WIC Recipients (Sandoval County Health Commons Garden). The initial focus of this garden will be recipients of the USDA’s Women, Infants, and Children (WIC) nutrition assistance program. The USDA has some excellent websites, including a set of 16 nutrition education messages addressing whole grains, low fat dairy, fruits & vegetables, and child feeding. One in particular focuses on Meals of the Month: Recipes to Cook, Eat, and Repeat (WIC Meals of the Month: Keep Calm and Carrot On | WIC Works Resource System (usda.gov)). Another important aspect of selecting a demonstration recipe would be to review postpartum diet plans, which tend to focus on iron- and protein-rich foods, fruit & vegetables, fiber-rich carbs, and fats like avocados, nuts, and seeds.
Adult Diabetics (NMSU Kitchen Creations). We have also written extensively about the dietary needs of adults with type 2 diabetes. To summarize, it is important that this group limit their carbohydrate intake, choose recipes that are rich in fruits & vegetables, legumes, whole grains, nuts and seeds, lean sources of protein, fish, eggs, and low-fat dairy, while avoiding sweets, processed foods, and trans fats.
Veggie Mushroom Noodle Stir-Fry Wins Challenge
Though most stir-fries are healthy and versatile, I especially liked this recipe because it calls for whole-grain noodles (a kid favorite), the mighty mushroom, veggies that can be selected based on the tastes and nutritional needs of different groups, and its sauce packs a flavorful punch. Below is a list of this dish’s main ingredients and their benefits to each target group.
Whole Grain Noodles (or Brown Rice) are both high in fiber, which provides a slow release of energy without the blood sugar spikes you can get with white rice or pasta. They also provide a whopping dose of manganese which plays a role in fat and carbohydrate metabolism, calcium absorption, and blood sugar regulation, and is essential for normal brain and nerve function.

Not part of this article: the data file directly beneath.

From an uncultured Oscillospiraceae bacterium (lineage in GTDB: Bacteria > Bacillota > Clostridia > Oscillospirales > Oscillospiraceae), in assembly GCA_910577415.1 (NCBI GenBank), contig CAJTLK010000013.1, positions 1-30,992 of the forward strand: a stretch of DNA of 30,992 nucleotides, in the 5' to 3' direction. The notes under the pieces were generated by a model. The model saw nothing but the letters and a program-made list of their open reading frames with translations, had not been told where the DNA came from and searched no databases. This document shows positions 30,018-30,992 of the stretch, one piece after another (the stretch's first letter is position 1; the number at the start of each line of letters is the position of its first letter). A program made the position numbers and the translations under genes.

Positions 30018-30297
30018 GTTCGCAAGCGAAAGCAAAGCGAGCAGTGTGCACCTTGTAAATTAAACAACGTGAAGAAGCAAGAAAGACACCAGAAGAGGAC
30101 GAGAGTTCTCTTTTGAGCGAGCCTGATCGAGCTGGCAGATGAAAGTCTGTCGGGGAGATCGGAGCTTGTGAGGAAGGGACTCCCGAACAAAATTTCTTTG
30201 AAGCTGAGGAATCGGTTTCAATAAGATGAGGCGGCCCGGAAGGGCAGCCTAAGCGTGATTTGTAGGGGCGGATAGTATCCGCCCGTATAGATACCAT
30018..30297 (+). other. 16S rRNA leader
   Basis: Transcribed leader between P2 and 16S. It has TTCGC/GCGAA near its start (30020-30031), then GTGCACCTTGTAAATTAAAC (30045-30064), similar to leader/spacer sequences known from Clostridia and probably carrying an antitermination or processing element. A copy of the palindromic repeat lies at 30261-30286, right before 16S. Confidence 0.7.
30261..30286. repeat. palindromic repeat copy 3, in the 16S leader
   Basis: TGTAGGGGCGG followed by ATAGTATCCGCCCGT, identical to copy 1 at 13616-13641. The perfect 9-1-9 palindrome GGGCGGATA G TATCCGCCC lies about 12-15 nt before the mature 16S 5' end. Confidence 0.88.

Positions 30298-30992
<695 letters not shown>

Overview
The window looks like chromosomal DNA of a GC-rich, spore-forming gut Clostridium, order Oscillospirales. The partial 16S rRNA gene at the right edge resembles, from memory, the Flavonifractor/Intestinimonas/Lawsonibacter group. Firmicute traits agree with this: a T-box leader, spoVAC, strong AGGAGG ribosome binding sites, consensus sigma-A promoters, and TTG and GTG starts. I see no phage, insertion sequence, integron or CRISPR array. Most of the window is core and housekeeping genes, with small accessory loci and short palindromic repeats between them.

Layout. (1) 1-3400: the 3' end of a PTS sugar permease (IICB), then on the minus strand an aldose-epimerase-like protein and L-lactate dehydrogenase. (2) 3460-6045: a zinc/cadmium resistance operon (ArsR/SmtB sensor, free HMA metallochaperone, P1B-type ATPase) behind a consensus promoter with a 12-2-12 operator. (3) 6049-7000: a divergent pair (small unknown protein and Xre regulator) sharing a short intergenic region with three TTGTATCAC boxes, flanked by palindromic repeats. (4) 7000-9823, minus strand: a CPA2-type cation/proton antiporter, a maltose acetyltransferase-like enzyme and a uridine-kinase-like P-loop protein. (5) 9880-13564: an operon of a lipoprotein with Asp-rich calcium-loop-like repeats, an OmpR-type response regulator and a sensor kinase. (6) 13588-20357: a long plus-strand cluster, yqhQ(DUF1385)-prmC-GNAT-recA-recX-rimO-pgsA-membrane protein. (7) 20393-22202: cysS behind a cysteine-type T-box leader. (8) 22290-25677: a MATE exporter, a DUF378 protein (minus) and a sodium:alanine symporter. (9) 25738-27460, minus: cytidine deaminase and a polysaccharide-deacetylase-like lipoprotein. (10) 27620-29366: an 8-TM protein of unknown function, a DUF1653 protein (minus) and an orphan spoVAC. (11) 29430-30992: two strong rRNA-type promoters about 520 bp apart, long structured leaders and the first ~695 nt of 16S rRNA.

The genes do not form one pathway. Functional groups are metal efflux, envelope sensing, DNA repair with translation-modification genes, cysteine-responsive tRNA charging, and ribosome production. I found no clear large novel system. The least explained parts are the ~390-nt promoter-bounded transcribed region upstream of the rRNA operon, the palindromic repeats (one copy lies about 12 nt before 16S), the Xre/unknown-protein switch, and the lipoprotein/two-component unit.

Mushrooms are becoming more and more recognized as a superfood. They are rich in soluble dietary fiber, vitamins B and D, minerals copper and potassium, and the antioxidant selenium which protects the body against damaging free radicals and damage from aging and boosts the immune system.
Fresh Crisp Vegetables of any type can be incorporate into this stir-fry, though you can also use veggies that are not considered crisp, such as sweet potatoes or zucchini. Select veggies that target the nutritional needs of and those most appealing to your target group. During the harvest months, choose veggies that are in season and growing in the gardens.
Five-Spice Blend is a Chinese seasoning that is said to incorporate all five tastes: sweet, sour, bitter, salty, and umami with its blend of star anise, cloves, Chinese cinnamon, Sichuan peppercorns and fennel. In this recipe it will intensify the robust flavor of the mushrooms while adding to the richness of the sauce.
The Garden2Table Outreach Committee will be looking for both new members and former members to rejoin possibly by early spring. If you are interested, please send me an email with your contact information and any specific interests at firstname.lastname@example.org. Wishing you all a healthy, joyful, and prosperous 2022.